Whoa! I’m experiencing Deja Vu all over again…Nate Dogg, do you ever get tired of posting the goods for guys like us? Seriously, Krak, Nate has some sound knowledge goin’ on and you should definitely consider what he’s mapped out there…

Timbo, my man! I’m just trying to reinforce something that is very important. And after listening to Ian King in Orlando, and reading some of his books, I’ve found that his method of dividing the body is the key to addressing imbalances and putting together a great program. Too many people do the “body part” system and don’t take into account certain things. Like the fact that the back needs to be worked from two planes (vertical pulling, horizontal pulling), and that the quads and hip dominant exercises need equal balance. So I don’t get tired of re-typing this stuff over and over again. Besides, how many people read something only to forget about it later? If you keep drilling it in people’s heads they will eventually get it and understand why things are done a certain way. Besides, after so much time not making progress, I’ve figured things out bro. And I’ve been making more progress in the past 6-8 weeks than I have in the last two years. So I don’t mind repeating myself. And once you use the Ian King way of dividing bodyparts, you can put together your own program focusing on imbalances.

Nate, buddy, that wasn’t meant as anything besides a little wisecrack:-) I know I personally appreciate and enjoy every one of your posts and hope every one else reaps the same benefits. I basically just meant that you should have one post similar to that above in a Word doc and just cut and paste when a question like this arises:-) I know you enjoy helping others out and you’ve pointed a lot of peeps in the right direction, including me:-) Keep up the great work and get ready to hit those DLs! The best way to learn is thru teaching and repeating what you already know, this is true my man.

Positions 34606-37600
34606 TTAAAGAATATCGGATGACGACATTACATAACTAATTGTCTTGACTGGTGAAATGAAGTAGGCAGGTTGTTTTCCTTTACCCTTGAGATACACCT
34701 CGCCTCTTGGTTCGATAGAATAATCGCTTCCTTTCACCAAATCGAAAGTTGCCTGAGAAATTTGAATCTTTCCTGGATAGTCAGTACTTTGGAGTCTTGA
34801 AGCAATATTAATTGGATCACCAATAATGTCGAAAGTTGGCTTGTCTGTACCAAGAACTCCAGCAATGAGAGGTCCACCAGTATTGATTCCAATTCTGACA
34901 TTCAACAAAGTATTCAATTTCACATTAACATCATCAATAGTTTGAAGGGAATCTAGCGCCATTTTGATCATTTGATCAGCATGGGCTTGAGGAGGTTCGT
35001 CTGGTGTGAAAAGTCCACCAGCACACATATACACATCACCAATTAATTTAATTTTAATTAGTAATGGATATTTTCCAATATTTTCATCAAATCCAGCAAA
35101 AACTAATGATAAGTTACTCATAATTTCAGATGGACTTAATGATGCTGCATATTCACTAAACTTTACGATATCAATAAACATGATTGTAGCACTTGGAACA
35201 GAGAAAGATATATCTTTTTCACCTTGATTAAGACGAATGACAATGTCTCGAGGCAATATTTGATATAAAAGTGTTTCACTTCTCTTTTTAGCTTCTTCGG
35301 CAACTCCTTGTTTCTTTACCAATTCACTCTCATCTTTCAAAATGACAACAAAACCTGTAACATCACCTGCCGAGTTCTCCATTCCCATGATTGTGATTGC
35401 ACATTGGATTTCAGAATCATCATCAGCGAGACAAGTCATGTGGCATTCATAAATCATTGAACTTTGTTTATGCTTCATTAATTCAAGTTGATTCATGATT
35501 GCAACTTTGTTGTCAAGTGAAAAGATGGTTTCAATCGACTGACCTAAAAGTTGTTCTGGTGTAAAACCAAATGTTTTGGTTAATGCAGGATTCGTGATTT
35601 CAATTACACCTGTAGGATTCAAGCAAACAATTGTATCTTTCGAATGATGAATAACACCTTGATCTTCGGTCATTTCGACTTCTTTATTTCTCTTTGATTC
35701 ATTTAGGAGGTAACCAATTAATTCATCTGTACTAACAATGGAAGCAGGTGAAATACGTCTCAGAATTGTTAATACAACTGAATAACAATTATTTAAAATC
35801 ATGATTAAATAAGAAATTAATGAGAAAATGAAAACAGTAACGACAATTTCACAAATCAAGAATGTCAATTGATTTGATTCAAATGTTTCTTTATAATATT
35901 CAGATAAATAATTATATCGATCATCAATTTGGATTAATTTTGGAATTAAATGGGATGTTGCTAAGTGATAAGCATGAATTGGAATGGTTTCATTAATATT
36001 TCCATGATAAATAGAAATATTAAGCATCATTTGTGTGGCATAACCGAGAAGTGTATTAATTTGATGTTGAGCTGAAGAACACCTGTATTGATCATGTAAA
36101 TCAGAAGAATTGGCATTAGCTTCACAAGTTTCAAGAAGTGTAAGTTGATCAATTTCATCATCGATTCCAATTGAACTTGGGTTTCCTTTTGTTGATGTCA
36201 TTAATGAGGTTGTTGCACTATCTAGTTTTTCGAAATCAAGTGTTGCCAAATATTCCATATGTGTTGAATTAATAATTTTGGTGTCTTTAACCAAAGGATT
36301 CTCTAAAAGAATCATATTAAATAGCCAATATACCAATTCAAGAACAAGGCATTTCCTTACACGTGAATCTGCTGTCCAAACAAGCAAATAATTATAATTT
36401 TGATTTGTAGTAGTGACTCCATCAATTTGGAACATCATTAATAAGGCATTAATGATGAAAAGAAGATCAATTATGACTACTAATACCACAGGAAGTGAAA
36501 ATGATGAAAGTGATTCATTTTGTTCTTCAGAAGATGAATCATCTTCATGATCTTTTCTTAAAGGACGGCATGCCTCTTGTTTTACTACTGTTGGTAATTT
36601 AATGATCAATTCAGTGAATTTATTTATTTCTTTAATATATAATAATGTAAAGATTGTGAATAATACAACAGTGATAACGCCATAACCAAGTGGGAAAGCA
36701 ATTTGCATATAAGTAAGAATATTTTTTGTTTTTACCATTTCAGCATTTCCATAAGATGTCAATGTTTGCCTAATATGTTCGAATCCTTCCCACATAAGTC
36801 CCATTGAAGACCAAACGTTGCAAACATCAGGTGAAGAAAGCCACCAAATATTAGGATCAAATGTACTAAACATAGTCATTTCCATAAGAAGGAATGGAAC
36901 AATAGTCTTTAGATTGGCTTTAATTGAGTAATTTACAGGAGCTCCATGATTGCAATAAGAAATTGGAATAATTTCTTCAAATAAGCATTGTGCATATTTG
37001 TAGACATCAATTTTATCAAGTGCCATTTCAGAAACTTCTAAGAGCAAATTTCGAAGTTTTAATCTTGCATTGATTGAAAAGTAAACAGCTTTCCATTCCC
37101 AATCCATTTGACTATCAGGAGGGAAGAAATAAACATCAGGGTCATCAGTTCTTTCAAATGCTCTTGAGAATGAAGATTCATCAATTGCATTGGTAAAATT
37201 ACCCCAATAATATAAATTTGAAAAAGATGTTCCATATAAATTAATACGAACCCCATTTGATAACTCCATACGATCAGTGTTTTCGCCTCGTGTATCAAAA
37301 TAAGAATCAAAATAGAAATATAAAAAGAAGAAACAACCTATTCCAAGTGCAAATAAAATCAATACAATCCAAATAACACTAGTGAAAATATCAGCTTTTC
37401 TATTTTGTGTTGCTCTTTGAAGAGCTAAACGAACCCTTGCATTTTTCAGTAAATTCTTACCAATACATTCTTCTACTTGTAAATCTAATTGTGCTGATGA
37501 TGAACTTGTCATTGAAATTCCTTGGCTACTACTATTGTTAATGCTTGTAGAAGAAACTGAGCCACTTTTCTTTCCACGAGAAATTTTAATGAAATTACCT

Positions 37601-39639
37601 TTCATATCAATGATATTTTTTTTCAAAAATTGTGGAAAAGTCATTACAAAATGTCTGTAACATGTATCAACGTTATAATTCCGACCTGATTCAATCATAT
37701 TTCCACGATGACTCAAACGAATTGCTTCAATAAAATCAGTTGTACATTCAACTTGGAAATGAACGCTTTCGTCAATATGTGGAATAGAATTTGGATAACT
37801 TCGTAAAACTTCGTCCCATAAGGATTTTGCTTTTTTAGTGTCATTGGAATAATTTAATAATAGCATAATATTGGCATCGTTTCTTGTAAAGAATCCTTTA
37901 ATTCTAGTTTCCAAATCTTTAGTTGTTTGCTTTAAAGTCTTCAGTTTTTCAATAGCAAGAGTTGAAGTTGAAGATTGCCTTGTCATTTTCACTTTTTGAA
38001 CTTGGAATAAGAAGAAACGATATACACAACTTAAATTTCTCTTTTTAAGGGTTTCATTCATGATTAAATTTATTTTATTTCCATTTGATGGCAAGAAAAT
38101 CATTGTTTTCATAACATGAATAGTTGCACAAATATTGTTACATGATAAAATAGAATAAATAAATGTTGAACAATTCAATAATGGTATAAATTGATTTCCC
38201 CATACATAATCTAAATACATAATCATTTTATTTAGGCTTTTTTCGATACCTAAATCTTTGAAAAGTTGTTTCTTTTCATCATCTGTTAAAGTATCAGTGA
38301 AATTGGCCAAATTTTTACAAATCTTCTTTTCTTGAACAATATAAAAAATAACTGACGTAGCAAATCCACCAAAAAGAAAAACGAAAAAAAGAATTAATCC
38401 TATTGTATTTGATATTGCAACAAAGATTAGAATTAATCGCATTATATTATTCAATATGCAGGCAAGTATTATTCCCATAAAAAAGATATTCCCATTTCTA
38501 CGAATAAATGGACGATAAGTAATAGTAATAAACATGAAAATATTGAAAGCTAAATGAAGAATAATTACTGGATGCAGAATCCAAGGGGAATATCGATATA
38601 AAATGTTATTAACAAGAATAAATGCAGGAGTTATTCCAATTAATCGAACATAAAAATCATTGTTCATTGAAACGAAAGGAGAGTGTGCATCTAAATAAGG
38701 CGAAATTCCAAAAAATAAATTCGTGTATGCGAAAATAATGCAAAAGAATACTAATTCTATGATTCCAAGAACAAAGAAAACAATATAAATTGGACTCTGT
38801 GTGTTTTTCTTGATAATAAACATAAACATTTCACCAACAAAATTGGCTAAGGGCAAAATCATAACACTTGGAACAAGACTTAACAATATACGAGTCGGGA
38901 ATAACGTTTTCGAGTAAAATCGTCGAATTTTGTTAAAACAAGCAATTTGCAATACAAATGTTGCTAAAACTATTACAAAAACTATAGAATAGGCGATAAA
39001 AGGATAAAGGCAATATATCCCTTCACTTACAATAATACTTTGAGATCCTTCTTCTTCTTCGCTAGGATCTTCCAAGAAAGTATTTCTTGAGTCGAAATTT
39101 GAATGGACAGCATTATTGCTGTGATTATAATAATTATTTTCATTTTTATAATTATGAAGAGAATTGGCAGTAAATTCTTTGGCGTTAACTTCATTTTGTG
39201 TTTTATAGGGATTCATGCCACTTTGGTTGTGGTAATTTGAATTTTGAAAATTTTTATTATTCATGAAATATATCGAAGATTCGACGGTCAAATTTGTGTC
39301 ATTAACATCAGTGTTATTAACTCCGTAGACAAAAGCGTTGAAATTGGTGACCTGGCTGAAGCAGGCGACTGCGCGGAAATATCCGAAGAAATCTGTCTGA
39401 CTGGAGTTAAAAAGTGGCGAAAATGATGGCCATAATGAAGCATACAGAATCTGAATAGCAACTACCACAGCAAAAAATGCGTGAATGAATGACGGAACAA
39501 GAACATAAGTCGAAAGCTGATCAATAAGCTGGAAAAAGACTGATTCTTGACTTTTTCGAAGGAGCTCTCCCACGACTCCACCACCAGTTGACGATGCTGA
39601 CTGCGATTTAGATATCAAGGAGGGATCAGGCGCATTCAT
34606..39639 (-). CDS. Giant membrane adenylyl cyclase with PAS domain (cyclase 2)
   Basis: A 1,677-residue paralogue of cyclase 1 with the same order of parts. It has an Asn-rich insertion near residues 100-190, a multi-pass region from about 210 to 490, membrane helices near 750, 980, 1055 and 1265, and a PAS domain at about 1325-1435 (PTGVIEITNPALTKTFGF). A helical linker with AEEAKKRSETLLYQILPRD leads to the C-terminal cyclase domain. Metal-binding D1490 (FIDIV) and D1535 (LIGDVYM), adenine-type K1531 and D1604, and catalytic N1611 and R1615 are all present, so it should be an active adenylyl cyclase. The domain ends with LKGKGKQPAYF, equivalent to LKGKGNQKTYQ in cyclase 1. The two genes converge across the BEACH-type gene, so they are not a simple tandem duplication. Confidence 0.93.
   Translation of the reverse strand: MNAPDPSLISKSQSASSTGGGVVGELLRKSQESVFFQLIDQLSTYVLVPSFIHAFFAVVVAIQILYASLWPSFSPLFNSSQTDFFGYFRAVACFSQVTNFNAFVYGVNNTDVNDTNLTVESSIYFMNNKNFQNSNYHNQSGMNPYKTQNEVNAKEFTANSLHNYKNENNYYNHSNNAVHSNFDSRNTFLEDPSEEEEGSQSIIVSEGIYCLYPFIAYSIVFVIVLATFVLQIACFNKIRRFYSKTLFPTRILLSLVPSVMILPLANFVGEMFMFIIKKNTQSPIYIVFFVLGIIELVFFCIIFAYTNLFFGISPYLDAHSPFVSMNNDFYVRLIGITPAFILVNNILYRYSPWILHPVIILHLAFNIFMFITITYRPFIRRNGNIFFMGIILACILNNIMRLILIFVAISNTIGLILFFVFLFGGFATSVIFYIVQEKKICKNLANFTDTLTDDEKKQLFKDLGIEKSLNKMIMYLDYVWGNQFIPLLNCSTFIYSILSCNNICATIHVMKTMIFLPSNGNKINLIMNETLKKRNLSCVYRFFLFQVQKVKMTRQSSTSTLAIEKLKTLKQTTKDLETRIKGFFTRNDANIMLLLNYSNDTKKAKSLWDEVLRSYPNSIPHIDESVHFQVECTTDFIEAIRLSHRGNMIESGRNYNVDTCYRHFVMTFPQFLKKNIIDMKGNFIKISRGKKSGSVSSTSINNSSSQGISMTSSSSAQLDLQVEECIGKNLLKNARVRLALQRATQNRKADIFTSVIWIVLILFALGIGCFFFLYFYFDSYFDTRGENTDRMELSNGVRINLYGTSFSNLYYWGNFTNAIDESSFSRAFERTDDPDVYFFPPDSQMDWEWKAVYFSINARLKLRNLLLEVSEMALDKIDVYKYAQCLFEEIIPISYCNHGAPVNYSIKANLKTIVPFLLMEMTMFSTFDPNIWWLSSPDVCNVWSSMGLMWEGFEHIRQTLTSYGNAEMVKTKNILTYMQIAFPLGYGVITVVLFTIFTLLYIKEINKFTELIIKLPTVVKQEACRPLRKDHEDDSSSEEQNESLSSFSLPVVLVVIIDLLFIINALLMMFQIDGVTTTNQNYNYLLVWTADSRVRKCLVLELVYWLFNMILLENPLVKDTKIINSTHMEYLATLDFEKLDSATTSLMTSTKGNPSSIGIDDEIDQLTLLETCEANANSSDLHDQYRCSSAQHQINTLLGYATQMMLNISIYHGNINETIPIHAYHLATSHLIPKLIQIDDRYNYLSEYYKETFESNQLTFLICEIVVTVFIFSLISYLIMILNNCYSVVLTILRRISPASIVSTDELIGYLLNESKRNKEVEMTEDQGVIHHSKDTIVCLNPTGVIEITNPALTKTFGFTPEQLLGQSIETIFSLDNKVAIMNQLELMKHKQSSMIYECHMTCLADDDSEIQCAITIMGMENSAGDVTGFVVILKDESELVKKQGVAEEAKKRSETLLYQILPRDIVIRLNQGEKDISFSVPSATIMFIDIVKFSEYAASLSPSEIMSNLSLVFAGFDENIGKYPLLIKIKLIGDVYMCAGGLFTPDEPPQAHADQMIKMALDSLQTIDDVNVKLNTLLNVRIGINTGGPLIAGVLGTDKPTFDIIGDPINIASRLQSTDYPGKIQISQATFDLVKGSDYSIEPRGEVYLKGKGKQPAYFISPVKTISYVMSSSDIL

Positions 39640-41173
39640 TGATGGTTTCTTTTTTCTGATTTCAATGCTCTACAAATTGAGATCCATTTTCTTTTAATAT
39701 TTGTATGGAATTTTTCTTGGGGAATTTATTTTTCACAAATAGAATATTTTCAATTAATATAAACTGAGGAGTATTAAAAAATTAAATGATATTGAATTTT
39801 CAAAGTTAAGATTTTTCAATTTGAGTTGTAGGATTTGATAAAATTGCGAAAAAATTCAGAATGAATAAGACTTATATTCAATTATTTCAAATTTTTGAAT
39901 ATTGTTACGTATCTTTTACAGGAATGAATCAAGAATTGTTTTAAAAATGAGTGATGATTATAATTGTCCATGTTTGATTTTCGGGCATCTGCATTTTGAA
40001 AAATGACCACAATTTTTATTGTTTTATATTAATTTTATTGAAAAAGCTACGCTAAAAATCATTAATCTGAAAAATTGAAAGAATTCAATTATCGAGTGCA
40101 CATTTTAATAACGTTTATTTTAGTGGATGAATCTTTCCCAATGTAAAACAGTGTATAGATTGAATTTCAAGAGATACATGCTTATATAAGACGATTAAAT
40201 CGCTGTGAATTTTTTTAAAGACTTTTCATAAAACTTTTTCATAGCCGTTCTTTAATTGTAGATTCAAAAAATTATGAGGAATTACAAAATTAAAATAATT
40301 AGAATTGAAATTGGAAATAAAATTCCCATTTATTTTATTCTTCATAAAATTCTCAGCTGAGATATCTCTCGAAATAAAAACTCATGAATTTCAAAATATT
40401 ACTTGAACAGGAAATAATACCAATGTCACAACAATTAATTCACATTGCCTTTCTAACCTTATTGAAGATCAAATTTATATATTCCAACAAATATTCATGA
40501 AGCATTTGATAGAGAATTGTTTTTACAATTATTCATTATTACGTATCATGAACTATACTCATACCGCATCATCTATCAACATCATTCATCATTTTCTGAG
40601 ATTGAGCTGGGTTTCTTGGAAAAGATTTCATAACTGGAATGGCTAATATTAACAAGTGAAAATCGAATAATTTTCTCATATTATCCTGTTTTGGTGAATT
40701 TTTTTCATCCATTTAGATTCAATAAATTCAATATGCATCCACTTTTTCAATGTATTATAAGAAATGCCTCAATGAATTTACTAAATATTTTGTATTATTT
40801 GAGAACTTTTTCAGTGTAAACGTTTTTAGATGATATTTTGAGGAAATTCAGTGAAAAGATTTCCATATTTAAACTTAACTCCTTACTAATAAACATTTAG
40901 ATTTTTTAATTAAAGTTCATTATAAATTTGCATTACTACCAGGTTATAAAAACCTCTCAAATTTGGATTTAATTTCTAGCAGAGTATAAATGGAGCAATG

Timbo, I hear you loud and clear my man! I knew you were busting my chops! It’s all good bro. And you’re right, I should have that in a Word document so I can just copy and paste it all over the forum! It would make it a lot quicker and easier! :slight_smile:

Thanks for the info so far. Do you recommend a particular book/video by Ian King that I should pick up?

Get Buffed is good, but if you want to know how to design your own programs, I highly recommend “How to Write Strength Training Programs.” It’s a good book and has three sample training programs at the end. And it explains why he does things the way he does. I don’t use everything Ian preaches, but the body part division was one of the most important things for me.